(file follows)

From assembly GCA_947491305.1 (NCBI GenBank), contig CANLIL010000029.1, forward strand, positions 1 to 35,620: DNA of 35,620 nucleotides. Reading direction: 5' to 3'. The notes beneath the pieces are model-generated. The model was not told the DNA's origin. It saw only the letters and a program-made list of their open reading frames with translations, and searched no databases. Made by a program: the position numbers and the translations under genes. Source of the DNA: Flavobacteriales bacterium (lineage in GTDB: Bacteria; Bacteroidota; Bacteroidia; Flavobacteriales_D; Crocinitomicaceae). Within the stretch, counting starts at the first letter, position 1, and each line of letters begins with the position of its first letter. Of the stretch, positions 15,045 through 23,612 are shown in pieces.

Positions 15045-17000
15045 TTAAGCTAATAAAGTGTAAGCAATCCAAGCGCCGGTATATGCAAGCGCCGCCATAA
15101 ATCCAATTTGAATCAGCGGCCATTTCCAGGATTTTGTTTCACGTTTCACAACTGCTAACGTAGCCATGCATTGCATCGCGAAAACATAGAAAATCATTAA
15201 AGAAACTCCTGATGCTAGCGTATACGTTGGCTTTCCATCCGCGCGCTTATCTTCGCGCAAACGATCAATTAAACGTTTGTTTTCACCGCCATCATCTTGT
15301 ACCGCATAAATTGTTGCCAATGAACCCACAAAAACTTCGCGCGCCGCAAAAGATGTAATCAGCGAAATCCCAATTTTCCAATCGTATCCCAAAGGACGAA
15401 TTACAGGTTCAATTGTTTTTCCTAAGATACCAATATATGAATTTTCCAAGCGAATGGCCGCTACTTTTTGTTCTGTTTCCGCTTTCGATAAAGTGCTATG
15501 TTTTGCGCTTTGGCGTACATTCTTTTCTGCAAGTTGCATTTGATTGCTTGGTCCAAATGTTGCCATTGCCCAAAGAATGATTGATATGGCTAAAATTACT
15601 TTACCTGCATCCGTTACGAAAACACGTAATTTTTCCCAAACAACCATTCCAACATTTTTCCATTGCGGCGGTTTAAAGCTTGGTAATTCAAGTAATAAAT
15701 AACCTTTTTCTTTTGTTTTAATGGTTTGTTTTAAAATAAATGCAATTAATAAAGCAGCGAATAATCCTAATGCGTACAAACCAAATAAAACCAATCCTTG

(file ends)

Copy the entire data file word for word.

From assembly GCA_947491305.1 (NCBI GenBank), contig CANLIL010000029.1, forward strand, positions 1 to 35,620: DNA of 35,620 nucleotides. Reading direction: 5' to 3'. The notes beneath the pieces are model-generated. The model was not told the DNA's origin. It saw only the letters and a program-made list of their open reading frames with translations, and searched no databases. Made by a program: the position numbers and the translations under genes. Source of the DNA: Flavobacteriales bacterium (lineage in GTDB: Bacteria; Bacteroidota; Bacteroidia; Flavobacteriales_D; Crocinitomicaceae). Within the stretch, counting starts at the first letter, position 1, and each line of letters begins with the position of its first letter. Of the stretch, positions 15,045 through 23,612 are shown in pieces.

Positions 15045-17000
15045 TTAAGCTAATAAAGTGTAAGCAATCCAAGCGCCGGTATATGCAAGCGCCGCCATAA
15101 ATCCAATTTGAATCAGCGGCCATTTCCAGGATTTTGTTTCACGTTTCACAACTGCTAACGTAGCCATGCATTGCATCGCGAAAACATAGAAAATCATTAA
15201 AGAAACTCCTGATGCTAGCGTATACGTTGGCTTTCCATCCGCGCGCTTATCTTCGCGCAAACGATCAATTAAACGTTTGTTTTCACCGCCATCATCTTGT
15301 ACCGCATAAATTGTTGCCAATGAACCCACAAAAACTTCGCGCGCCGCAAAAGATGTAATCAGCGAAATCCCAATTTTCCAATCGTATCCCAAAGGACGAA
15401 TTACAGGTTCAATTGTTTTTCCTAAGATACCAATATATGAATTTTCCAAGCGAATGGCCGCTACTTTTTGTTCTGTTTCCGCTTTCGATAAAGTGCTATG
15501 TTTTGCGCTTTGGCGTACATTCTTTTCTGCAAGTTGCATTTGATTGCTTGGTCCAAATGTTGCCATTGCCCAAAGAATGATTGATATGGCTAAAATTACT
15601 TTACCTGCATCCGTTACGAAAACACGTAATTTTTCCCAAACAACCATTCCAACATTTTTCCATTGCGGCGGTTTAAAGCTTGGTAATTCAAGTAATAAAT
15701 AACCTTTTTCTTTTGTTTTAATGGTTTGTTTTAAAATAAATGCAATTAATAAAGCAGCGAATAATCCTAATGCGTACAAACCAAATAAAACCAATCCTTG